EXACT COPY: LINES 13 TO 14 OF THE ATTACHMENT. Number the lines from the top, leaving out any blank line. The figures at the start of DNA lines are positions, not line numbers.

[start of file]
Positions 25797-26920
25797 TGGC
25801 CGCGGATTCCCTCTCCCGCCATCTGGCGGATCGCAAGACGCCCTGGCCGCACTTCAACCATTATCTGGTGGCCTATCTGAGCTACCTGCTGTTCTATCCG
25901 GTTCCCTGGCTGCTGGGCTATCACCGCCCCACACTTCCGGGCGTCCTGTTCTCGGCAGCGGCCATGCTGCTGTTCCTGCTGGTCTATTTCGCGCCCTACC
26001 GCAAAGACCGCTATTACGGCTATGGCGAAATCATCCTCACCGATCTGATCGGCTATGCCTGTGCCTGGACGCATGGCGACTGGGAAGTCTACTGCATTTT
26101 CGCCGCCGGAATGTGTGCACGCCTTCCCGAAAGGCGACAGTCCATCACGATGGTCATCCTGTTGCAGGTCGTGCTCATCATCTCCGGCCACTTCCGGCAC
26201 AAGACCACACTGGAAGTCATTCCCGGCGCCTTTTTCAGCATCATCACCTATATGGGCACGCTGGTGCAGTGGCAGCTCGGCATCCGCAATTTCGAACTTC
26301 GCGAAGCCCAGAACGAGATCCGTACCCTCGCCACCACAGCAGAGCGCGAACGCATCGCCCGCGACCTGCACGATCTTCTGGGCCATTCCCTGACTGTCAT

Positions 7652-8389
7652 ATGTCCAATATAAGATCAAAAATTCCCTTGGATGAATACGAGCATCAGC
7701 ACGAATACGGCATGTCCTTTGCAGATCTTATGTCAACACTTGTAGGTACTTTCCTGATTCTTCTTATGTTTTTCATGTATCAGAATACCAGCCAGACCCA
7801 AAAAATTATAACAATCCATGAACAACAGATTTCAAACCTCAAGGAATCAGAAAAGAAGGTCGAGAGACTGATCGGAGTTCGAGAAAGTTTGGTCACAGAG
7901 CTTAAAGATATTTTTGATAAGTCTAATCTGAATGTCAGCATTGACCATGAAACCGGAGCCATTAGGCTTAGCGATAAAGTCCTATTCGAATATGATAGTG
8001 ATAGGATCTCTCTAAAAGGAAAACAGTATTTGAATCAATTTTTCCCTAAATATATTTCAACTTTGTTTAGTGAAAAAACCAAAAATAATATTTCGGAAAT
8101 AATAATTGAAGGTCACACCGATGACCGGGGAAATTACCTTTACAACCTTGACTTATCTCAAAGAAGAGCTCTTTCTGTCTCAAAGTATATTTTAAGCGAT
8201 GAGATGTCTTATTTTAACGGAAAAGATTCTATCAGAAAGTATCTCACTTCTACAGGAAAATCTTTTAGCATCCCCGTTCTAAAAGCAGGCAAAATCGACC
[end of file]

7901 CTTAAAGATATTTTTGATAAGTCTAATCTGAATGTCAGCATTGACCATGAAACCGGAGCCATTAGGCTTAGCGATAAAGTCCTATTCGAATATGATAGTG
8001 ATAGGATCTCTCTAAAAGGAAAACAGTATTTGAATCAATTTTTCCCTAAATATATTTCAACTTTGTTTAGTGAAAAAACCAAAAATAATATTTCGGAAAT